Book reviews, Pullitzer, Booker, Costa and Children's Book reviews
Book reviews, Pullitzer, Booker, Costa and Children's Book reviews
Prize Winning Fiction
Prize Winning Fiction

1959 Pulitzer Prize for Fiction Winner

The Travels of Jamie McPheeters by Robert Lewis Taylor


Publisher: New York: Doubleday & Co

Length: 544 pages

About: Gold-rush father and son adventure

Style: 1st person

Where: US

When: 1849


Publisher’s synopsis:

The lively story of a 13-year-old boy's adventures on a journey across America in 1849. It details the journey of Jaimie and his father from Kentucky to gold-rush California. The novel alternates between Jaimie describing his journey by wagon train to California with commentary by his father, a Scottish doctor with an effervescent personality whose judgment is often clouded by his weakness for gambling and strong drink. The novel contains, in graphic detail, some intense Native American customs, especially rite of passage.



:..I was reading it here and there so as to shut out the sound of the voices, but it was an uphill job being a sort of championship long-winded poem by a man named Milton, though if any of the lines ended in rhymes  I failed to locate them, about a group of angels that talked all the time and couldn’t make up their minds whether to settle` down in heaven or in the other place.




ABOUT a year's supply of exciting episodes for a weekly television show like "Wagon Train" could be taken from this novel, a top-quality tale of the trail to California's gold fields and grassy valleys in 1849.

New York Times, Lewis Nordyke, 16th March 1958


Not so good:

The Travels of Jamie McPheeters is firmly based on professional skill; the only pity is that its author did not aim higher. A lengthy biography proves that he read the background of his tale, which describes the overland journey to California in 1849, but he has not bothered to make up his own mind. Were the Red Indians noble savages or lousy drunken submen?

Times Literary Supplement 24th April 1959


About the author

Taylor was born in Carbondale, 24 September 1912, Illinois and attended Southern Illinois Universityfor one year, which now houses his papers. He graduated from University of Illinois with a Bachelor of Arts in 1933. From 1942 to 1946, Taylor served in the United States Navy during World War II. During his service, he wrote numerous stories and Adrift in a Boneyard as an extended fiction about survivors of a disaster. In 1949, The Saturday Evening Post commissioned a series of biographical sketches of W. C. Fields. He continued to write biographies, including one of Winston Churchill, as well as fiction. He died 30 September 1998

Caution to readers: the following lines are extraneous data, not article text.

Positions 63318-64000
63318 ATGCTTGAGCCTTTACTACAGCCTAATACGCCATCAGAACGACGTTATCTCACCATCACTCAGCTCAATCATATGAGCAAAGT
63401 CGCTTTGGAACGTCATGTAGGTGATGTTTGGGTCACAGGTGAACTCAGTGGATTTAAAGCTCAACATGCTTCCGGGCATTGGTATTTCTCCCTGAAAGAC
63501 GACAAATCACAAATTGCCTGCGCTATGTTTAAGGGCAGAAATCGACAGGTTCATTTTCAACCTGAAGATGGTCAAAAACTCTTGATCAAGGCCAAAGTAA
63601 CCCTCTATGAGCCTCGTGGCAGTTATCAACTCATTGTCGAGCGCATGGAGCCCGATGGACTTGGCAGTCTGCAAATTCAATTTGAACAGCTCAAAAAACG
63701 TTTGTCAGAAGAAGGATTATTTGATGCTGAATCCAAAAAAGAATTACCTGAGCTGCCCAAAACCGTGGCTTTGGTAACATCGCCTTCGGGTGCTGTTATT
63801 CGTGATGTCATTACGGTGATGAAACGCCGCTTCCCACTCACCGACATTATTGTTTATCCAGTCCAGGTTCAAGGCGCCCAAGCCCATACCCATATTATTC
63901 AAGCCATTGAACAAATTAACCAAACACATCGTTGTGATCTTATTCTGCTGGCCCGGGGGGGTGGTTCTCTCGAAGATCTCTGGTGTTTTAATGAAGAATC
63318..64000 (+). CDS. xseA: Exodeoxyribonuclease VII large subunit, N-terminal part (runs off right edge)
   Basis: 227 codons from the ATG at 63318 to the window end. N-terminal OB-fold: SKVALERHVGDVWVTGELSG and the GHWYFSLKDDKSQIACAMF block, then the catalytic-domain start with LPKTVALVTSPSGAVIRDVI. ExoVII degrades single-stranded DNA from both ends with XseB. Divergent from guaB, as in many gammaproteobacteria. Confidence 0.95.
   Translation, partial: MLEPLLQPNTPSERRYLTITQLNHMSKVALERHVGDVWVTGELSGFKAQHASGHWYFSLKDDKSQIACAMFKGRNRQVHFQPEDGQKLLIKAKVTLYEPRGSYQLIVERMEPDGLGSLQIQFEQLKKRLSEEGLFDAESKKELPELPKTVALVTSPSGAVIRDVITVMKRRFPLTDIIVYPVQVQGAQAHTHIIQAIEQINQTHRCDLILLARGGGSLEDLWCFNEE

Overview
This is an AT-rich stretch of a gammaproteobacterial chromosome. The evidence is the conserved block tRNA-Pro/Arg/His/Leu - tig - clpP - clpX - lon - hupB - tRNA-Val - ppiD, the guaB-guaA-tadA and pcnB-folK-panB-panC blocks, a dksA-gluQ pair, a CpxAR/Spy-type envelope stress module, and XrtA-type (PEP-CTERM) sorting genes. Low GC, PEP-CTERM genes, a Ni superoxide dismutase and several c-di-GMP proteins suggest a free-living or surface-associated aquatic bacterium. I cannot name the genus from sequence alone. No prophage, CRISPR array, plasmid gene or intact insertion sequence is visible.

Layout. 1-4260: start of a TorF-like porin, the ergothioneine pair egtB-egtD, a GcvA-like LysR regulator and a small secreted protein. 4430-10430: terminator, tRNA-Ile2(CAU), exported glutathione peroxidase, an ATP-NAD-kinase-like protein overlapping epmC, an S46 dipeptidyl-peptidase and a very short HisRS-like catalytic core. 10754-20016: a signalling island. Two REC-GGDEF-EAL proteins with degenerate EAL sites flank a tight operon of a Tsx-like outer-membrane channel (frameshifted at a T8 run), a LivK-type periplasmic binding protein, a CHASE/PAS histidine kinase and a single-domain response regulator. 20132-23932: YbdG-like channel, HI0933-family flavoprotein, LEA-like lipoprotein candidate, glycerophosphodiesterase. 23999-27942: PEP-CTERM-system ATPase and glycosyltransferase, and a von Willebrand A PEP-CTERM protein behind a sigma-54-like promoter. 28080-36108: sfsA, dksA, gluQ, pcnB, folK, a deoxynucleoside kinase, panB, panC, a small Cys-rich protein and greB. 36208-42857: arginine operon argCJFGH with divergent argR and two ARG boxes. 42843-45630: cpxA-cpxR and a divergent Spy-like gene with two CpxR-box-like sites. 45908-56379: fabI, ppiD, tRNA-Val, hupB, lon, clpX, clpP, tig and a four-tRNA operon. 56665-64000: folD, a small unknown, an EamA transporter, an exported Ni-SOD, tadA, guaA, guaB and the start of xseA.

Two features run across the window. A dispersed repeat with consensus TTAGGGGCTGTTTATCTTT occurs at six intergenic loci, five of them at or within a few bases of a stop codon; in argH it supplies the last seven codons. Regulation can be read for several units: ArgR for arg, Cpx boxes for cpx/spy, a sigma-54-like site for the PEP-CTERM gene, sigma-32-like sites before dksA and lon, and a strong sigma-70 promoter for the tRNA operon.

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NTV series 1963-64 starring Kurt Russell





2016 Pulitzer Prize Winner

It's a massive day in arts and journalism because the 100th annual Pulitzer Prize winners were just announced, and there's a big surprise. 2015's best artistic and nonfiction writing across 21 categories were recognized during a ceremony Monday afternoon at Columbia University in New York City. The first Pulitzer Prize was awarded to Hebert Bayward Swope, a reporter for The New York World, in 1916. (And if you're as big a fan of Newsies as I am, that paper should ring a bell, but try to think of it more positively.)

The major prize for book nerds, the 2016 Pulitzer Prize for Fiction went to The Sympathizer by Viet Thanh Nguyen (Grove Press), a legitimate surprise, if you've been paying attention to the book nerd and industry buzz. The feeling around the prize in the last few months would have you putting all your hard-earned cash down on A Little Life by Hanya Yanagihara to take home the award, but that's why you should never gamble. Viet Thanh Nguyen is no less deserving, and moreover, it's his debut novel, which makes it such a wonderful win.

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